Tuesday, September 17, 2002

State officeholders warned to stay out of local politics




The Associated Press

        COLUMBUS - Statewide officeholders with authority to spend taxpayer money on government contracts should not hold positions in local political parties, the Ohio Ethics Commission said Monday in an advisory opinion.

        The commission looked into the role of officeholders and county parties after reports that state vendors made contributions to a secret Hamilton County Republican Party fund following state Treasurer Joseph Deters' tenure as county chairman.

        Mr. Deters, who is seeking re-election this year, took over as chairman of the Hamilton County Republican Party in January 2000 after Buck Niehoff returned full-time to his position as the party's financial officer.

        Mr. Deters made clear he was only taking the job for the 2000 campaigns and relinquished it in January 2001.

        In March 2002, Cleveland's The Plain Dealer reported that investment banker Frank Gruttadauria contributed $50,000 to the Hamilton County Republican Party operating fund. Those contributions, whose donors do not have to be disclosed, are intended for party-building activities.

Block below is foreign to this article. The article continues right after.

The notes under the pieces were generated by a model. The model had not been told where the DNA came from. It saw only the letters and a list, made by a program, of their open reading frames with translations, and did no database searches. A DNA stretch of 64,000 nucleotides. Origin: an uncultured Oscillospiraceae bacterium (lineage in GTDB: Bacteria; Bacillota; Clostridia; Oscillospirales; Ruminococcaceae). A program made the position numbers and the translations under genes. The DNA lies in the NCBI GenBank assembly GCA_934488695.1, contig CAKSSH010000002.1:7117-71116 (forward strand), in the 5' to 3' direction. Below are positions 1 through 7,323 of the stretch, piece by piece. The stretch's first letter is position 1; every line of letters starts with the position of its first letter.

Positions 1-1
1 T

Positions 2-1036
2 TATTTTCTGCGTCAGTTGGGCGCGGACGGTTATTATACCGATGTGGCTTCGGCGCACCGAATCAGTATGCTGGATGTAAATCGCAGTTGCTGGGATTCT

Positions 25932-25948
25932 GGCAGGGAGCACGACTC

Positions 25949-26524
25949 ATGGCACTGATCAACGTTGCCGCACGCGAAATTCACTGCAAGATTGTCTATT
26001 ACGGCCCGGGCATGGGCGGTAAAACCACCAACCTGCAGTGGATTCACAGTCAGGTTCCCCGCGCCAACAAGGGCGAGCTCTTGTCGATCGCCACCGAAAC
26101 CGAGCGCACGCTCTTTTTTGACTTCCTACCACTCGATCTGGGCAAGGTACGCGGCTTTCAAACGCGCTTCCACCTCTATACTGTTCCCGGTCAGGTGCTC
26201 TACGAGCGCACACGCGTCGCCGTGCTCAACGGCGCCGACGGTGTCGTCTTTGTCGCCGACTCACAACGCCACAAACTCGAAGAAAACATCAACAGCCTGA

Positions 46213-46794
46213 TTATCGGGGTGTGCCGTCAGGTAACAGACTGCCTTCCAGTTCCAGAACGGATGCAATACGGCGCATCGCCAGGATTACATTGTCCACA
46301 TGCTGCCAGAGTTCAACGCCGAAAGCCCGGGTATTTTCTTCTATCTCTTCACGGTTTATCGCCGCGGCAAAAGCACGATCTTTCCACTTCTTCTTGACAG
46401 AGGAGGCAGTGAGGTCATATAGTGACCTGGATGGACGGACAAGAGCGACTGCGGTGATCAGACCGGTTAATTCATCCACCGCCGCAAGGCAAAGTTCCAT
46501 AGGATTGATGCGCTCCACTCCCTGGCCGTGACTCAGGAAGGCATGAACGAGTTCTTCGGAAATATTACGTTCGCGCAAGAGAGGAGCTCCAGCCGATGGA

The county party has contributed $300,000 to Mr. Deters' campaign. His office has done business with Mr. Gruttadauria and his employers. Mr. Deters has said the contributions did not come from the operating fund.

        Mr. Gruttadauria pleaded guilty Aug. 28 to securities fraud, mail fraud, identity theft and making false statements to a bank after allegedly bilking clients out of $50 million. U.S. District Judge John Manos will sentence him Nov. 14.

        The Ethics Commission studied the matter after Mr. Gruttadauria's contributions to the GOP became known, said David Freel, the panel's executive director. It was not the result of any complaint, and no wrongdoing is alleged, he said.

        The opinion says that when an officeholder with authority to enter into public contracts is also a “significant local political party official, the potential for a prohibited conflict of interest is heightened because of the duality of the roles and responsibilities.

       



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